Every journey, as they say, begins with a single step. If you haven’t embarked on your journey to a fitter, healthier lifestyle, or if you’ve fallen by the wayside, the road ahead can be daunting.
By Lee Sandford
Every journey, as they say, begins with a single step. If you haven’t embarked on your journey to a fitter, healthier lifestyle, or if you’ve fallen by the wayside, the road ahead can be daunting. There is so much information — and misinformation — on health, fitness, and diet in publications from trade magazines to tabloids, that it leaves you wondering if you’ll ever hit on the magic formula.
Pay attention to real success stories, however, and it will seem much simpler. Also, government, insurance companies, and employers want us to get fit, as does the fitness industry. And if you need more motivation, we live in a very physically active community. Nearby towns may boast more millionaires per square mile, but Rye can claim the most triathletes per square mile.
There is an activity out there that you can make your own, enjoy, and stick with, and there are plenty of people willing to help and advise you until you find it.
Here’s a K.I.S.S. (Keep it simple, stupid) guide to two popular go-tos:
The great thing about running, or walking/running, is that it requires little equipment and suits most schedules. Just think “one foot in front of the other.” Yes, you’ll come across veterans who have read Runners World for years and are full of scientific, technical knowledge, but you’ll get to all that once you’ve got the bug.
Matt Stallsworth of the Rye Running Company points out that a good pair of shoes is really the only equipment you need. He’ll put you on a treadmill, analyze your gait, and recommend the correct sneaker. Turns out I contacted Matt at just at the right time, because the store is hosting a new six-week Begin-to-Run training program. The course will finish in time for the New Canaan Four on the Fourth race on July 4. The $50 program includes bi-weekly coached training sessions, multiple social and informational sessions, a RUN THIS TOWN T-shirt, and a pair of Feetures! socks. Matt assured me the program is truly geared for beginners.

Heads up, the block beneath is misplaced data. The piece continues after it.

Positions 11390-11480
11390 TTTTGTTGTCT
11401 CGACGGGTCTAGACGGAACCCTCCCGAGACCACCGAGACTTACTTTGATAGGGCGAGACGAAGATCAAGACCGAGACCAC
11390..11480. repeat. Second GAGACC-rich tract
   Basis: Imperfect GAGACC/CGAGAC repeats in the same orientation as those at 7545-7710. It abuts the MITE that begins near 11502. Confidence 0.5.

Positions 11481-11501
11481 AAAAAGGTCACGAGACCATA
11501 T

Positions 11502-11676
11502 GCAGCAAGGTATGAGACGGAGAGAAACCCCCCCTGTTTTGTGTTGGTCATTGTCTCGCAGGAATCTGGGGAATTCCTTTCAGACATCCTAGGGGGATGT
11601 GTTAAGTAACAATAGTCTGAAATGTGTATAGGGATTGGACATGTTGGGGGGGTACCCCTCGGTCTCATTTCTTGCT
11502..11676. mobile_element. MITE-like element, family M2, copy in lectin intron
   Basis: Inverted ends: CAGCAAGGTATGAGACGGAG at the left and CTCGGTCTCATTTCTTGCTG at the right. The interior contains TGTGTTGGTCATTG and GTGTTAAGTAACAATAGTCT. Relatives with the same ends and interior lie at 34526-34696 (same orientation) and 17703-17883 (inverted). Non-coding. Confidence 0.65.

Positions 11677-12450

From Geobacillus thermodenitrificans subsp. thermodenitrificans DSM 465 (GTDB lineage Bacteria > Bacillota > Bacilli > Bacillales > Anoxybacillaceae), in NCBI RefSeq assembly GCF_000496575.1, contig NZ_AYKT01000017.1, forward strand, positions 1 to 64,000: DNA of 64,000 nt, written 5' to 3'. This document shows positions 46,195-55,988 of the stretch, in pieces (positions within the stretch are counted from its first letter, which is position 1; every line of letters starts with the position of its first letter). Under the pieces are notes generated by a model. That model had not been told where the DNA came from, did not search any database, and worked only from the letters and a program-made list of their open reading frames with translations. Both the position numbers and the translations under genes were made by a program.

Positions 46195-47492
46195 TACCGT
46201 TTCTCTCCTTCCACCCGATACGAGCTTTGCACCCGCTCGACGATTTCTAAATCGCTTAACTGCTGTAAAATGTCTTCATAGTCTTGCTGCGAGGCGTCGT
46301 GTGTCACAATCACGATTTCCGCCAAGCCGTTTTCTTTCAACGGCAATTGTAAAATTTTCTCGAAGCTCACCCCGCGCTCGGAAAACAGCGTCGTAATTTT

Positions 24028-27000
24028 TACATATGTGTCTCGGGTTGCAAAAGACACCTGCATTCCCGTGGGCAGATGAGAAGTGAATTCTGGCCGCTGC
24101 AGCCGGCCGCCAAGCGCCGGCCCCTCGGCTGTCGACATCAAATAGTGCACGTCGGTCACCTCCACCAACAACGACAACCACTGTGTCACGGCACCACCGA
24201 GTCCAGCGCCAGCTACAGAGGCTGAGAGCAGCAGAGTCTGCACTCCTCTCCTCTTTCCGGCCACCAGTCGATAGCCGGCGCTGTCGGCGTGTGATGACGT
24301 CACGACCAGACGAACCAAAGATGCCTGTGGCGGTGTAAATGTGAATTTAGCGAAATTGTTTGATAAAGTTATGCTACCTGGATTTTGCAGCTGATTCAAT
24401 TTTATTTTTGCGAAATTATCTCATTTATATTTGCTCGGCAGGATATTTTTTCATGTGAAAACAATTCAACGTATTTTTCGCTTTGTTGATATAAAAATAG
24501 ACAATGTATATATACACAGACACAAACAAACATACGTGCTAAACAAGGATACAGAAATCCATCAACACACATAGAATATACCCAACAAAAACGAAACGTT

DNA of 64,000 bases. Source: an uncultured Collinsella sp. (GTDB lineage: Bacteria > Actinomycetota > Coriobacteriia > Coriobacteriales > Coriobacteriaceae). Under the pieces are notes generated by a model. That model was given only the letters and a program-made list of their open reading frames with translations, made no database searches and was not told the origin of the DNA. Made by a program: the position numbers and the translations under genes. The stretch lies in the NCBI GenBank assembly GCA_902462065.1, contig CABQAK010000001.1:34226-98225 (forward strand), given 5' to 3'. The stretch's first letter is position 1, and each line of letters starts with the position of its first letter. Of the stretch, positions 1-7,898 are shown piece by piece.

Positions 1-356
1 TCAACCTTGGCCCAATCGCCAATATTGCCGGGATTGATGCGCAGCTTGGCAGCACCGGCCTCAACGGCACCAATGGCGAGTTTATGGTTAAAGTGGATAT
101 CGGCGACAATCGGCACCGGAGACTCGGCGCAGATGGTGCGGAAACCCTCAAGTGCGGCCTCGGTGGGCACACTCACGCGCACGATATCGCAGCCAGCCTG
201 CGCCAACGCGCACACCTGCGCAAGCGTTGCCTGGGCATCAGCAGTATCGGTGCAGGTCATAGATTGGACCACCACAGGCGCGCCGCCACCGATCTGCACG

If this program has come up a little too quickly, or the times don’t suit, my esteemed colleague and the quintessential running convert, Julie McGuire, is always keen to have more people in her free running groups, so note down her email for when you are ready to get going: firstname.lastname@example.org.
If you’re happy to go it alone, start with a set distance, say two to four miles, depending on your fitness and stamina level. Quite quickly, you’ll notice the walking breaks become fewer and your time getting round a set course faster.
Working Out at the Gym
For expert advice on where to get started, I chatted with Laura Laura, Member Wellness Coordinator at the Rye YMCA. The Y’s system for introducing new members to the gym follows the K.I.S.S. principle, too.
Laura explained that in days gone by, an introductory session may have meant just a quick stop at every machine and how to work it, but you’d then be left to your own devices. Now, an initial one-to-one establishes — in detail — your goals, fitness level, and any weaknesses you may have. The individually prescribed program may include only cardio plus five strength exercises, which may be all body weight and no machines at all, if that’s what’s appropriate. Laura aims to increase your body awareness, promoting good form on a few simple exercises before you move on to a more varied program, also with support from staff. She says the worst thing is to prescribe a complicated program leaving a new member feeling defeated and overwhelmed.
So, there’s two starting points for you to think about. If neither of them grabs you, never fear, I’ll have more ideas coming your way next time!